Beijing blends tough talk with promise of dialogue
Foreign minister takes aim at missile system, lectures Japan
OKI NAGAI, Nikkei staff writer
BEIJING -- Chinese Foreign Minister Wang Yi attempted a delicate balancing act at a news conference Wednesday, leery of either stoking international tensions or appearing weak at home during a critical political season.
While expressing hope for a China-U.S. summit, Wang criticized the U.S. and South Korea for the deployment of an anti-missile system. He had harsh words for Japan from a historical context.
The minister spoke in conjunction with the National People's Congress, China's annual legislative session. Asked about tensions on the Korean Peninsula, Wang likened North Korea, which is developing nuclear and missile technology, and the U.S. and South Korea, which are currently engaged in joint military exercises, to "two accelerating trains coming towards each other, with neither side willing to give way."
"The question is, are the two sides really ready for a head-on collision?" he asked.
At present, China's priority is "is to flash the red light and apply brakes on both trains," Wang continued, urging both sides to back down. Keeping the peace is particularly important this year, with the Communist Party preparing to choose new leadership this autumn at its twice-a-decade National Congress.
Wang took a similarly measured tone regarding relations with the U.S. Beijing and Washington are "having fruitful communications on realizing exchanges between our presidents," Wang said, suggesting that the leaders' first summit could soon be at hand. He also predicted productive talks when U.S. Secretary of State Rex Tillerson visits China on March 18, saying the two countries could develop deep understanding and strong ties.
At the same time, Wang urged South Korea to halt the deployment of the U.S. military's Terminal High Altitude Area Defense anti-missile system, which the Chinese military fiercely opposes. "The monitoring and early-warning radius of THAAD reaches far beyond the Korean Peninsula, and it's common knowledge that THAAD undermines China's strategic security," he said. Recent moves by Chinese regulators to close down supermarkets run by the South Korean conglomerate Lotte are viewed by some as a sign of impatience with Seoul over the issue.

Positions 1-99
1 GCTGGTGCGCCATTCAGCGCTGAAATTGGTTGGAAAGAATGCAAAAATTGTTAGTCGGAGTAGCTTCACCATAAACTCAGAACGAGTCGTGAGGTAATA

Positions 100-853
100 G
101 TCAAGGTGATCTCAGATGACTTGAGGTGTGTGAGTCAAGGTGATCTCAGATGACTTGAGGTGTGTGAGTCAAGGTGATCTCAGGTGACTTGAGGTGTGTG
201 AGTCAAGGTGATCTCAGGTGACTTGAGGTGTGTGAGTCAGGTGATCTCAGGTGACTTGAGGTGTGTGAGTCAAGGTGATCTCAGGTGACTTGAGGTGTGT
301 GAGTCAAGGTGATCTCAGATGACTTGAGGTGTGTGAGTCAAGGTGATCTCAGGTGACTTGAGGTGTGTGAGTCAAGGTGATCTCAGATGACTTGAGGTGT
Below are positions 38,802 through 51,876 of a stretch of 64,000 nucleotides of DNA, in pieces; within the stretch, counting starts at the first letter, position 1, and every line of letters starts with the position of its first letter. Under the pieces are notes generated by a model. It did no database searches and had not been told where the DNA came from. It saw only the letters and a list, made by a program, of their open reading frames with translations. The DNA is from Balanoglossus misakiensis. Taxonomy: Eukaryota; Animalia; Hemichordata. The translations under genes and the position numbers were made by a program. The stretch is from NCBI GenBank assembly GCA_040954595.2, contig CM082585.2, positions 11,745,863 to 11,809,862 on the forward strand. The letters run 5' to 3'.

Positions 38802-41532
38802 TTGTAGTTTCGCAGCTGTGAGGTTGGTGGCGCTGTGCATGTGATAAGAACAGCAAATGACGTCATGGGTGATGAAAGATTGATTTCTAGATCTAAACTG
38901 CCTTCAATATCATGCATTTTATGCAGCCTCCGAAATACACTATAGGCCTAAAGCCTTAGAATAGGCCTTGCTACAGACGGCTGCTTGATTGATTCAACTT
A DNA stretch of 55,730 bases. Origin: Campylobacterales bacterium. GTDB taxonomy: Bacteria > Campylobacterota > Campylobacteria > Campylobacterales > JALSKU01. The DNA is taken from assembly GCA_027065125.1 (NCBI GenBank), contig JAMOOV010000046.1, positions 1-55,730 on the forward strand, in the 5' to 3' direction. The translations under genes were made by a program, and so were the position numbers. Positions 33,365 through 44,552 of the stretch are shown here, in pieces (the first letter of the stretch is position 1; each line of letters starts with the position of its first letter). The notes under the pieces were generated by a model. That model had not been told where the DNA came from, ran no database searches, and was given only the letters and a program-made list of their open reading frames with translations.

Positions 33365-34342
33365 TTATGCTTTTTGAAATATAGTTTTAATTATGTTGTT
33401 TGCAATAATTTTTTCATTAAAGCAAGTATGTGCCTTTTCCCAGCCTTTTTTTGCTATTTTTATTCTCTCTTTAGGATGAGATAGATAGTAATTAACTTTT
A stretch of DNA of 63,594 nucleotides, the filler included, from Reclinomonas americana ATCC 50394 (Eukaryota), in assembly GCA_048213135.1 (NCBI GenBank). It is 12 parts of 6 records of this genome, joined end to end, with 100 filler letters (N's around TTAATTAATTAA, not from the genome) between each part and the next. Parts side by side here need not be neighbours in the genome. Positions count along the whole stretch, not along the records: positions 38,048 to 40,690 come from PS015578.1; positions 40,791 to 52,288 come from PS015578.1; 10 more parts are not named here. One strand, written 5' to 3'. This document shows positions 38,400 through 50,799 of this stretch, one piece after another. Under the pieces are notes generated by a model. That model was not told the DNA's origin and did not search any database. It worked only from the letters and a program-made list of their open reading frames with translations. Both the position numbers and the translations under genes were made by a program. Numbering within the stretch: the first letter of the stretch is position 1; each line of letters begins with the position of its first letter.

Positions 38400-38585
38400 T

The minister also repeated calls on the U.S. not to interfere in disputes between China and its neighbors in South China Sea, and rejected the notion that Taiwan could have legitimate diplomatic relations with any country, saying, "No one and no force can block the eventual and complete reunification of China."
Show of strength
On Japan, the minister's tone was frostier. "This year marks the 45th anniversary of normalized relations between China and Japan, but it also marks the 80th anniversary of the so-called 'Marco Polo Bridge Incident'," which resulted in war between the two nations, Wang said. "We hope all peace-loving people in Japan will make sure their country will head in the right direction in this important anniversary year."
"Of course, we want to improve relations with Japan for the benefit of our two peoples," the minister said. "But first of all, Japan has to adopt the right frame of mind, be sensible and come to terms with the fact of China's development and revitalization."
As China's leadership reshuffle looms, Beijing can afford neither to pick a fight with its neighbor nor to appear too accommodating. Experts in Sino-Japanese relations expect ties to remain chilly but stable for some time to come.
Wang also announced that leaders from more than 20 countries are to attend a May forum in Beijing discussing China's Belt and Road initiative. "With protectionism and unilateralism on the rise," the regional infrastructure network "will help to rebalance economic globalization and make it more inclusive and equitable," the minister said -- a sign of China's ambitions for international leadership at a time when the new U.S. administration is proclaiming an "America First" policy.